Because of this, I think it is more important to teach in terms of uniqueness and build constructs around this idea instead of in terms of mutability (which is just a side-effect of safe defaults).

This is something I also thought when I was writing the RFC, but I think it is flawed because we already have completeness, you have either a shared reference or a unique reference, you can’t have something that is not shared and not unique (unless it is inaccessible, which is useless), or both shared and unique (That just doesn’t make sense). So we have all of the references we need (actually we are still missing one, &own T, which takes ownership of T and allows cheaply owning unsized types).

4 Likes

What about a reference to a memory location representing a write-only register or port? To me, &out, would be great to have to represent that sort of thing. But, that is a different interpretation of &out than others are talking about. It would never be permitted to be turned into an &mut or & because it simply is not readable.

That was what the &out in my RFC was, I’m not too sure about this because I personally have never used such registers and I hear that they are quite rare. I don’t know if it is worth adding a whole new reference type for such a rare thing. You could use *mut T and just never read from it. Maybe even create a wrapper like so,

pub struct Out<'a, T: ?Sized> {
    ptr: *mut T,
    lifetime: PhantomData<&'a mut T>
}

impl<T: ?Sized> Out<'_, T> {
    pub unsafe fn from_raw(ptr: *mut T) -> Self {
        Self {
            ptr, lifetime: PhantomData
        }
    }

    pub fn as_ptr(&mut self) -> *mut T {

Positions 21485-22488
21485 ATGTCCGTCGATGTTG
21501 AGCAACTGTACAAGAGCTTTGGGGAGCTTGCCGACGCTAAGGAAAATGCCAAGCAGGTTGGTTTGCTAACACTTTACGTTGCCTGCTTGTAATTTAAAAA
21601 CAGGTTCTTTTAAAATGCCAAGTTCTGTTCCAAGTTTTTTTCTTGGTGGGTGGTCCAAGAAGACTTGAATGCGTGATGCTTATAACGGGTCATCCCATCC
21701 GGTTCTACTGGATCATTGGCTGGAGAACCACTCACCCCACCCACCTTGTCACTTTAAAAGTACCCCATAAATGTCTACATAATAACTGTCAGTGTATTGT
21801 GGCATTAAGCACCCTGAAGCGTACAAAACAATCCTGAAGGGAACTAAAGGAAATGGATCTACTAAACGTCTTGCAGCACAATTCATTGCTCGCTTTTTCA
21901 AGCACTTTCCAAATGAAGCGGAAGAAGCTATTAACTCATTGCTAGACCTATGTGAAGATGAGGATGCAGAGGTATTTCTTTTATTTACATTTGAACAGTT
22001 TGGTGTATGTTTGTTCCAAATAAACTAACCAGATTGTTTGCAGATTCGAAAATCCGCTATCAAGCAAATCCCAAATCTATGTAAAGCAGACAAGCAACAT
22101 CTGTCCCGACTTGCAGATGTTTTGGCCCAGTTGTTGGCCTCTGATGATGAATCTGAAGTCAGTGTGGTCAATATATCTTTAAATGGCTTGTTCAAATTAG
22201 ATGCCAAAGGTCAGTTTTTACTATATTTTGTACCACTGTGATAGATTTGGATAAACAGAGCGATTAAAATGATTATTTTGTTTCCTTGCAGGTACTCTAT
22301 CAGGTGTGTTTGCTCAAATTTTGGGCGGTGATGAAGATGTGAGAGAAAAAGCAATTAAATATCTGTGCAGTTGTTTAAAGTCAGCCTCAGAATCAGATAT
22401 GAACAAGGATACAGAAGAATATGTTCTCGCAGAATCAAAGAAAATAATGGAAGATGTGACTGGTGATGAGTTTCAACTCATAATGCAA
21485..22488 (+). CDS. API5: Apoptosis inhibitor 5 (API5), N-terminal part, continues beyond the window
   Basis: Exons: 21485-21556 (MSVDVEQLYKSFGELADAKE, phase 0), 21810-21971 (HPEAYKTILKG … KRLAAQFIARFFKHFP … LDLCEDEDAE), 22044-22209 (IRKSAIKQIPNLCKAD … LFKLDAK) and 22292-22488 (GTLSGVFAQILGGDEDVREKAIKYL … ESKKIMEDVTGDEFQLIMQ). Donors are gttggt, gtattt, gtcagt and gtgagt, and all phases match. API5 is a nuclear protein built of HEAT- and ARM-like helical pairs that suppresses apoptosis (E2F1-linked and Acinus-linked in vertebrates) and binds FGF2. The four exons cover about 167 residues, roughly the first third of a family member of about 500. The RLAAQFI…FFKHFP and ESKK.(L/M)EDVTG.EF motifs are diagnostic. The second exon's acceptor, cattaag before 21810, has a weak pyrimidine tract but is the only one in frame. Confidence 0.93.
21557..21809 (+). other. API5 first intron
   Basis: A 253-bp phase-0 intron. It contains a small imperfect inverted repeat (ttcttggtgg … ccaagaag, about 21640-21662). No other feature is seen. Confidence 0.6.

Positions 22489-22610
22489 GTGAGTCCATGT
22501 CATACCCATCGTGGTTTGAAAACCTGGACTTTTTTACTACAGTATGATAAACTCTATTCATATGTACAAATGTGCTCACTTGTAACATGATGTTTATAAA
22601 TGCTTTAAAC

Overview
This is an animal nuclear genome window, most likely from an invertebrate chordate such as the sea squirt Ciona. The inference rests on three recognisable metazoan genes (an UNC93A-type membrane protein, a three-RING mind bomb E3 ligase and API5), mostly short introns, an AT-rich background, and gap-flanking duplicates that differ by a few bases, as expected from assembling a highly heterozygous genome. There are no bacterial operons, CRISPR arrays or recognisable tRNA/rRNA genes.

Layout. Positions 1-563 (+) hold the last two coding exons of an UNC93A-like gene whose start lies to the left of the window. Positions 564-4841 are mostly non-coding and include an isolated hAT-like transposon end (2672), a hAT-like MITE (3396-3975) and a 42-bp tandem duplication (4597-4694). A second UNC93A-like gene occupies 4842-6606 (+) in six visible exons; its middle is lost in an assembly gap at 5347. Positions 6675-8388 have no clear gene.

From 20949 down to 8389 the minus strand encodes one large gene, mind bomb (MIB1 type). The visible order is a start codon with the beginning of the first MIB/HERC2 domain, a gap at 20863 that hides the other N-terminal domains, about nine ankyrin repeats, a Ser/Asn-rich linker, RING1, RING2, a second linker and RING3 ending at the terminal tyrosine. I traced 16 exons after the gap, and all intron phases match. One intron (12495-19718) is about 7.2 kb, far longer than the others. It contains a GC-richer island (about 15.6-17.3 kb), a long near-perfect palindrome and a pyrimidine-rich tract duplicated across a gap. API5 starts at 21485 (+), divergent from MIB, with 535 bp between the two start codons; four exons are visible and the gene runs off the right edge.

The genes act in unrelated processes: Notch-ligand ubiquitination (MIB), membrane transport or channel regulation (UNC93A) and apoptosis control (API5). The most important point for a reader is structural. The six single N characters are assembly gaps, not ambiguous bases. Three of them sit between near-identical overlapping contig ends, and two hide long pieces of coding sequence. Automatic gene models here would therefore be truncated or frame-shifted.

self.ptr
    }
}

impl<T> Out<'_, T> {
    pub fn write(&mut self, value: T) {
        unsafe { self.ptr.write(value) }
    }
}

This should be useable enough as a &out for such registers/ports. If not, there is always unsafe.

4 Likes

I have no idea what you are proposing here and why it is any better than usize.

2 Likes

The primary benefit that references have over usize lies in their lack of an arbitrary safe constructor. If given a usize, you can copy the value, send it through some data channel, and create a new usize on the other end. If that usize is given back to the origin it cannot distinguish them.

If on the other hand, you use an &... you could turn the & into a usize, send it through the channel, but you cannot safely rebuild the &... on the other end of the channel.

That’s not the issue, if you have a &!, then you could dereference it to get an instance of !. Therefore &! must also be uninhabited. This means that it should have all the same properties of !.

Even better:

impl<'a, T : 'a> Out<'a, T> {
    pub
    fn set (self: Out<'a, T>, value: T) -> &'a mut T
    {
        unsafe {
            self.ptr.write(value);
            &mut *self.ptr
        }
    }
}
1 Like

Using &! to represent a unique id feels very hacky even if it was valid.

I would just define a type like this instead:


// Not Copy or Clone,so it's definitely unique
#[derive(Debug)]
pub struct UniqueId{
    id:usize,
}

impl UniqueId{
    pub fn new()->Self{
        use std::sync::atomic::{AtomicUsize,Ordering};
        static UNIQUE_ID:AtomicUsize=AtomicUsize::new(0);
        Self{
            id:UNIQUE_ID.fetch_add(1,Ordering::SeqCst),
        }
    }
    /// Constructs UniqueId from an arbitrary usize.
    /// 
    /// # Safety
    ///
    /// Callers must ensure that there is no other `UniqueId` that returns the same usize from `.id()`,
    /// since users of UniqueId are free to assume that it always has a unique id.
    pub unsafe fn new_unchecked(id:usize)->Self{
        Self{id}
    }

    pub fn id(&self)->usize{
        self.id
    }
}


This is assuming that you only want an id that’s unique within the same process.

1 Like

Right, my thinking was largely that dereferencing &! would need to be statically checkable error, this is problematic for generic functions over of &T -> T… I’m just largely pointing out that there is a case where refence construction semantics are desirable, and where reference equality is well defined, where it matters not whether the reference points to initialized data. To note that there is an instance where having an inhabited &! is useful without triggering undefined behavior. So abolishing references to uninitialized data is not entirely lossless. The tying to this to absurdity is unfortunate.